Monday, January 18, 2021

Empty fitness

I've been somewhat of a space case this week — a combination of anxiety and ambivalence about the future, as well as fatigue from my most effective coping mechanism. The more energy I spend, the better I sleep. The more time I spend moving, the less time I spend doomscrolling. Sure, exhausting my energy cuts into creativity. But how useful are essays and books, really, when the world is burning? 

I still strive to be mindful of my body — aches, pains, potential injuries, the metrics I often track such as blood pressure, heart rate, blood oxygen saturation, and recently, body temperature. While I retain permanent suspicion about the functionality of my thyroid gland, for the most part, I feel as healthy as I've been in years. Nothing has been nagging me; even sore muscles usually clear up within a day. My resting heart rate has dipped into the 50s, a number I thought I'd never again see when I was waking up to 85 bpm in 2017. I'll read articles with headlines such as "Yes the pandemic is ruining your body," and think, "My mental health is on the rocks and I'm probably not going to escape this virus ... but for now, the body's doing okay."

On Monday morning, fewer than 48 hours after I finished my fat bike 200K in Leadville, I was curious how my legs might feel during a recovery hike. About three inches of snow had fallen over the death ice that typically coats local trails this time of year, but I decided to give Green Mountain a go since I had many errands to complete, and this trailhead was on the way to town. I had no plans to push the pace, but as soon as I hit the trails in my microspikes, I found surprisingly "grippy" conditions — the kind of traction that somehow lets me move faster because I feel like I don't even need to think about where I'm placing my feet. It's a weird sensation, and makes me wonder if this is how more sure-footed folks feel most of the time. Either way, I didn't have to expend all that much effort to reach the top in 58 minutes, which is close to a PR for me. 

At the peak, I ran into local legend Justin Simoni, who joined me on the summit boulder to bask in warm sunshine for 20 minutes and chat about his incredible mountain projects over the summer. Justin is someone who I admire because he quietly takes on some of the most audacious local projects imaginable, such as riding his bike all over the state to climb the hundred highest summits in Colorado, all of them, in a single journey. I was eager to express my admiration for his "Vanishing Point Project," wherein he traversed the jagged spine of the Continental Divide from Milner to Berthod Pass, staying as high as possible — meaning literally climbing along the technical ridge — to summit more than 50 mountains in 75 miles. If I could change one thing about myself, it would be to gift body and mind with a similar ability to move freely through such daunting terrain without fear — although I recognize the danger in such endeavors, even for those with confidence and skills. Anyway, we both gazed longingly at Longs Peak while Justin described how he was going to ride his bike from Boulder and climb to the summit along the technical Cables route sometime later in the week. I admitted that in five years, I hadn't been the top even once, and it wasn't for lack of trying. 

"You can do it," he said breezily. "You can do anything I can do."

I laughed awkwardly because that is so far from being true that we can't even see one another across the gaping divide between us. Yes, I no longer believe in the "you can do anything you set your mind to" platitude. And you know what, that's okay. But I do intend to pursue more doable mountain projects with all of my heart this coming summer — if nothing else, to give my brain something on which to anticipate and focus on in a positive way. 

Developing "2021 dreams" that I can believe in feels important right now. Given the current trajectory of the pandemic and the slow rollout of vaccinations, it seems foolish to believe that we'll be gallivanting on carefree adventures by summer. I am braced for 2021 to be a lot like 2020, with limited travel and contact with friends, no official races, no social events, and mostly local excursions. Beat is more optimistic than me, having already signed up for PTL in France at the end of August. I deferred an entry to the Silk Road Mountain Race and have redirected my dreams to the backyard — should I thru-hike the Colorado Trail? Attempt the Pffifner Traverse? (This is a much easier, though not exactly Jill-friendly version of Justin's route across the Indian Peaks.) I have been strong on the bike lately, so perhaps I should consider something like the Montana Bike Odyssey, which manages to cover 1,800 miles in a single state. All of these could be self-supported, socially distanced, big and scary goals in a year when we're probably not going to wake up and find the pandemic magically ended. It does soothe my anxious mind to imagine realistic goals, rather than the uneasy void of nothing at all.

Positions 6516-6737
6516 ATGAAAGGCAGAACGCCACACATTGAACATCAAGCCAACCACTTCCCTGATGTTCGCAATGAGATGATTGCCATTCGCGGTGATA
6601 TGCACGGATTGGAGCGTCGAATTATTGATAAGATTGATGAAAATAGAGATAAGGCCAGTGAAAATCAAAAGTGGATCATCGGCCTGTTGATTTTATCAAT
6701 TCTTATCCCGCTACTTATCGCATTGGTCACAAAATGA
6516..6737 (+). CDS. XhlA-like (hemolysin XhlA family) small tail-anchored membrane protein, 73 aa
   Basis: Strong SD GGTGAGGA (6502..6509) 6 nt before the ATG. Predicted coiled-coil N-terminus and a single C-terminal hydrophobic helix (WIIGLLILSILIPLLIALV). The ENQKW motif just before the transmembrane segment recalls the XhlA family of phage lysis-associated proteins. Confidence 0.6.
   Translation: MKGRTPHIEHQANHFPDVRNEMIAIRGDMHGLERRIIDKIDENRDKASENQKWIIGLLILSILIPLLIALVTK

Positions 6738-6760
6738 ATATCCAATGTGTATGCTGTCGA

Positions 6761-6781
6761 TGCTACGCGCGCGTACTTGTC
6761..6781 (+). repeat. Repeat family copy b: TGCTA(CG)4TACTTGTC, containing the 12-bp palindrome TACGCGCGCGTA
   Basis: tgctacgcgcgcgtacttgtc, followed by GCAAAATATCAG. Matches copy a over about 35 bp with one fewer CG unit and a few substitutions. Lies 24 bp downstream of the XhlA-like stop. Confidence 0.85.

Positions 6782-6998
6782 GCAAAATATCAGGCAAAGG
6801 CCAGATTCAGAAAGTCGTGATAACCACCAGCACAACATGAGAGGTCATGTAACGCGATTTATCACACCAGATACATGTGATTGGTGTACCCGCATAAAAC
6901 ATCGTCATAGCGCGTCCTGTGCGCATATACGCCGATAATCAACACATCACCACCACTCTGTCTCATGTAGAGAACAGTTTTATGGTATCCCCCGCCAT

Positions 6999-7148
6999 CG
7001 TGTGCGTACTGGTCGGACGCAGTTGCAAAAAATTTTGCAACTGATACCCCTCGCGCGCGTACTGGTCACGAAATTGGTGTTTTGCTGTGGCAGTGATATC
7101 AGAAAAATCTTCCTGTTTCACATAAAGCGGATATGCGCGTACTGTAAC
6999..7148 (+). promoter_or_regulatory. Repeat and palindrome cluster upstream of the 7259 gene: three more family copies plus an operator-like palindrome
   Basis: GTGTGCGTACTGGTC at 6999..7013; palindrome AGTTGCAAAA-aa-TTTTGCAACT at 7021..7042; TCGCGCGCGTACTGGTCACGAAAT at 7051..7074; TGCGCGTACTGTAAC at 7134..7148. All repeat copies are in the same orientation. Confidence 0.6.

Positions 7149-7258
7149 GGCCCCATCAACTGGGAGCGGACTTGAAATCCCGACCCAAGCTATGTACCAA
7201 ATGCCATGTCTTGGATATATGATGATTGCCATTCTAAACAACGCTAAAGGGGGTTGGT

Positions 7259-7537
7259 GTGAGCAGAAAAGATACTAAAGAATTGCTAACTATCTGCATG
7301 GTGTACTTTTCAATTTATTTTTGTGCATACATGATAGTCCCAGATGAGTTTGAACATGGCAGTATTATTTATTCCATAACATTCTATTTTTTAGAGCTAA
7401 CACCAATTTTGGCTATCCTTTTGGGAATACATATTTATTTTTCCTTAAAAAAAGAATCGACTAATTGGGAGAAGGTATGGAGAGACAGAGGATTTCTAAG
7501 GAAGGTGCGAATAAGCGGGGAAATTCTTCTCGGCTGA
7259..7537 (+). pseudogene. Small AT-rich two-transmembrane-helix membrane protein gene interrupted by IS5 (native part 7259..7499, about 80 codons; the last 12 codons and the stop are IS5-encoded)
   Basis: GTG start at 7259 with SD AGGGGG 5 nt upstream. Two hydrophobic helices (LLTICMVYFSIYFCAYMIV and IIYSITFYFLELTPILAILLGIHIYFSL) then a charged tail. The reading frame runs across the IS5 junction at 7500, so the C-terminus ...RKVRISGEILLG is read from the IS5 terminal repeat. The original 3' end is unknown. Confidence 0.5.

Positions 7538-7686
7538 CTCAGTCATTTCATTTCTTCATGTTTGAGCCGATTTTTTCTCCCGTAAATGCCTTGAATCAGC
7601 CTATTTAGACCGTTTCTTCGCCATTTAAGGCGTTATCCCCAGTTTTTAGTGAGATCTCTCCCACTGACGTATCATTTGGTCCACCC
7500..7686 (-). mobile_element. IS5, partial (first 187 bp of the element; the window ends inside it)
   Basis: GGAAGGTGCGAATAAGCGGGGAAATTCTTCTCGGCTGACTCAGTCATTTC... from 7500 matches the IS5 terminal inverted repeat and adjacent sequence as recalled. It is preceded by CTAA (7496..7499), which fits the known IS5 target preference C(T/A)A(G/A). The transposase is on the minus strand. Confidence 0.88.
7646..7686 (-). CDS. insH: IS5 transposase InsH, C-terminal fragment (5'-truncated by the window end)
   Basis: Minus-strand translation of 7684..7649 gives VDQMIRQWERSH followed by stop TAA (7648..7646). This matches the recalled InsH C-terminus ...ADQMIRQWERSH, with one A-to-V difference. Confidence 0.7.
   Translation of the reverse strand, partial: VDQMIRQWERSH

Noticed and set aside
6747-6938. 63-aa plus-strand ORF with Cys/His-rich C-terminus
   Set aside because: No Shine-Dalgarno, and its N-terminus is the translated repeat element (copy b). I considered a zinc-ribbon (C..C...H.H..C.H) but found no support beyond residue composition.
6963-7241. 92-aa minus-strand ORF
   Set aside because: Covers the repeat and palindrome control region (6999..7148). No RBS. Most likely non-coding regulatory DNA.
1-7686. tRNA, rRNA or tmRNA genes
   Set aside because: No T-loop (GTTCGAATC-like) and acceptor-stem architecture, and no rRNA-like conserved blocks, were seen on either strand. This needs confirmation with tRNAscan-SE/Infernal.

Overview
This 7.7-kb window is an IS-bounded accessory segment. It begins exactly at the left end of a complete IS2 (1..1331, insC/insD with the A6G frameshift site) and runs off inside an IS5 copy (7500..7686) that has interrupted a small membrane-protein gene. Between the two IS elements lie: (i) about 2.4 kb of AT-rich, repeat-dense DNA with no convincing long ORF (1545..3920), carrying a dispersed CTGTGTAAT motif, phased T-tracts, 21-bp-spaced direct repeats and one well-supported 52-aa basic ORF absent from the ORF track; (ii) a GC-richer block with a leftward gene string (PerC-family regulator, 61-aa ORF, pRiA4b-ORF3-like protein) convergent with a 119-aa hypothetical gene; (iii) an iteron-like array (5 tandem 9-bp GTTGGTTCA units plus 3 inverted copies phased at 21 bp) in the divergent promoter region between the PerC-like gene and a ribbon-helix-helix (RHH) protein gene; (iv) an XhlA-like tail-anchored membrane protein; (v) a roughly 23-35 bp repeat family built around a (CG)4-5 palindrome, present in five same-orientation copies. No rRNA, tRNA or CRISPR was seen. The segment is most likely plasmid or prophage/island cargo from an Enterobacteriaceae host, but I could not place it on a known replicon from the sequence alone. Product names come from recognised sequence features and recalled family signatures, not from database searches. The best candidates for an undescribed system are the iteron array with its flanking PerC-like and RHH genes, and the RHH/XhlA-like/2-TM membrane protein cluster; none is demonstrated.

If nothing else, I just want excuses to maintain this level of activity, because I am so fit right now! It seems a little more sad and pathetic when I admit I am running and cycling 20-plus hours a week because I'm terrified that insurrectionists are going to attack the Jan. 20 inauguration and plunge the country into violent chaos, and I can't handle the self-perpetuating stress. If I'm training for the Colorado Trail, well then — you go girl! Anyway, on Thursday I set out without water, food, or a wind layer on what I figured would be an hour-long neighborhood jog. Winds have been high all week, and on this day was gusting in excess of 40 mph when the high temperature was 35 degrees — so not exactly warm. But I was also donning a new pair of Kahtoola Nanospikes, which offer smaller studs that are less obstructive on rocks and yet still grippy on death ice. I was surprised when I started down an icy trail and found I could run, not just skitter as I often do to avoid slipping forward in studded shoes. Plus I was wearing my most comfortable running shoes, Hoka Speedgoats, and suddenly felt that I could do no wrong. With the fearsome wind shoving me to and fro, I turned onto the somewhat technical, hilly, 10-mile route that is the Walker Ranch circuit and logged my fastest of 27 matched runs (as per Strava) — despite the wind and frequent presence of hard ice and the fact that it's January and not trail-running season. A PR is such an individual, insignificant victory, but it never stops feeling good. 

On Friday, I had to put a little more money where my mouth is in regard to summer mountain dreams. Eldorado Mountain is a nearby peak on the southern end of the Flatirons. It's a mountain I gaze at from the dining room window over coffee every morning, but had never climbed. There's no established route to the top, and although the only public access point — the north ridge — never goes above class 3, it's still intimidating enough that I'd never attempted a route-finding mission from Eldorado Canyon. A friend recently showed Beat the way, and he invited his friend Daniel and me to join him on an afternoon excursion.